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February 1965

Steroids in Rheumatoid Arthritis

Arch Intern Med. 1965;115(2):190. doi:10.1001/archinte.1965.03860140070014

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THE QUESTION of whether or not adrenal corticosteroid hormones cause or aggravate peptic ulcer remains unsettled. Elsewhere in this issue of the Archives is a study which reports that corticosteroid hormones in the doses commonly used in the treatment of patients with rheumatoid arthritis (15 mg or less of prednisone a day) do not increase the incidence of peptic ulceration. This study suggests that the increase of peptic ulceration in patients with rheumatoid arthritis is a function of the disease and not the therapy.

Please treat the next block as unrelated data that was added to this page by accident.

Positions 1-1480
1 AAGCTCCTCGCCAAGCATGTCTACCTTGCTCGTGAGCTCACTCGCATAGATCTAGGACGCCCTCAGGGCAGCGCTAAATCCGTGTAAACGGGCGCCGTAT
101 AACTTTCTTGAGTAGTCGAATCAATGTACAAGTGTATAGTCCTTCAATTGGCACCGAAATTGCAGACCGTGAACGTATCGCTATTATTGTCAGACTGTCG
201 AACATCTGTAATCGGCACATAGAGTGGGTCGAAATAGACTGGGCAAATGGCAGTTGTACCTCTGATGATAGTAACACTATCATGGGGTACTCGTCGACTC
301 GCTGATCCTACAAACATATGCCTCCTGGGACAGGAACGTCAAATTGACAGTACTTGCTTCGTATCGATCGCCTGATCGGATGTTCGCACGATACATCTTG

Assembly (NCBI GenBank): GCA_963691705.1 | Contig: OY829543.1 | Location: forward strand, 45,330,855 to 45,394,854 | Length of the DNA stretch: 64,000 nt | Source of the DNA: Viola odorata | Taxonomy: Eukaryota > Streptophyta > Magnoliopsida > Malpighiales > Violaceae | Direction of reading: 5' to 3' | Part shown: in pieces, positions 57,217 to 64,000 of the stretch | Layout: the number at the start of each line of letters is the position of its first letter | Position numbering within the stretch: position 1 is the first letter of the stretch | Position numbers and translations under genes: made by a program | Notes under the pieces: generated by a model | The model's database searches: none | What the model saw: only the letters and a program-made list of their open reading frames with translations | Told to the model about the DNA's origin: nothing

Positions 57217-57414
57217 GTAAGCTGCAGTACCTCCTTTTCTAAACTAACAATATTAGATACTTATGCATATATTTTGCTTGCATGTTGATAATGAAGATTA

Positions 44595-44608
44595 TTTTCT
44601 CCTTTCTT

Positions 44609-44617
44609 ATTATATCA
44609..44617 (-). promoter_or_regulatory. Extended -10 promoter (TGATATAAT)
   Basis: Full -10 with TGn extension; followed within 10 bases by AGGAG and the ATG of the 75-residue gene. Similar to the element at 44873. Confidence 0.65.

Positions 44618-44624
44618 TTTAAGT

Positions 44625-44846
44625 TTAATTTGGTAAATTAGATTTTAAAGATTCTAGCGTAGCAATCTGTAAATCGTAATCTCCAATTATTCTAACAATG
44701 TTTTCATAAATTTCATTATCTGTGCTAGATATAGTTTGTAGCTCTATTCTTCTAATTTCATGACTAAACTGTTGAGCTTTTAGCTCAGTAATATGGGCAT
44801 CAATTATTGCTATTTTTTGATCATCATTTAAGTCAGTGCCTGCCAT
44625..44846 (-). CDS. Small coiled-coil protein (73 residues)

Will such a study encourage indiscriminate use of steroid hormones in patients with rheumatoid arthritis or other chronic painful musculoskeletal disease? The array of problems that arise from the prolonged use of corticosteroids is so impressive that their absolution as a cause of peptic ulcer is relatively trivial. The physician who has seen a patient with overwhelming sepsis, collapsed vertebrae, or severe muscle atrophy, or who

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